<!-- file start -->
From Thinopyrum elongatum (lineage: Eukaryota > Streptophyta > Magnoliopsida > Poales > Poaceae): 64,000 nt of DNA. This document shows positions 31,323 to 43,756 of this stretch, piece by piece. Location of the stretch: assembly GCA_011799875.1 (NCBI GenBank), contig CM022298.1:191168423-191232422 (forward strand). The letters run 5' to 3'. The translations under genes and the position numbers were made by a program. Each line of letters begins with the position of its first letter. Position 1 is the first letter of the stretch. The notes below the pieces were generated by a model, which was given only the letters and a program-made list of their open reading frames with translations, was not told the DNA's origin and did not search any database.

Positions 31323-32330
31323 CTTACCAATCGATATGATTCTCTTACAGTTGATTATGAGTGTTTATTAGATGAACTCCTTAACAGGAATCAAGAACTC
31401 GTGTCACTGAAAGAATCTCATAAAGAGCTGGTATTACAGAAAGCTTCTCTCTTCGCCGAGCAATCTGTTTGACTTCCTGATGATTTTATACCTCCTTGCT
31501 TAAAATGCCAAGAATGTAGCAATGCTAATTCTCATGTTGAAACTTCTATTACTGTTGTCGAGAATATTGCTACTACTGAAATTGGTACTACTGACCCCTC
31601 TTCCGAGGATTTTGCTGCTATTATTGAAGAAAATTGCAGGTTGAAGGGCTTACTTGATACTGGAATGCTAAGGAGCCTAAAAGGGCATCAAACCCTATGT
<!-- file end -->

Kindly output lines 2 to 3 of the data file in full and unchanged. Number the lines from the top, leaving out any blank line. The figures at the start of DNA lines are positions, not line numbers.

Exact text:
Positions 31323-32330
31323 CTTACCAATCGATATGATTCTCTTACAGTTGATTATGAGTGTTTATTAGATGAACTCCTTAACAGGAATCAAGAACTC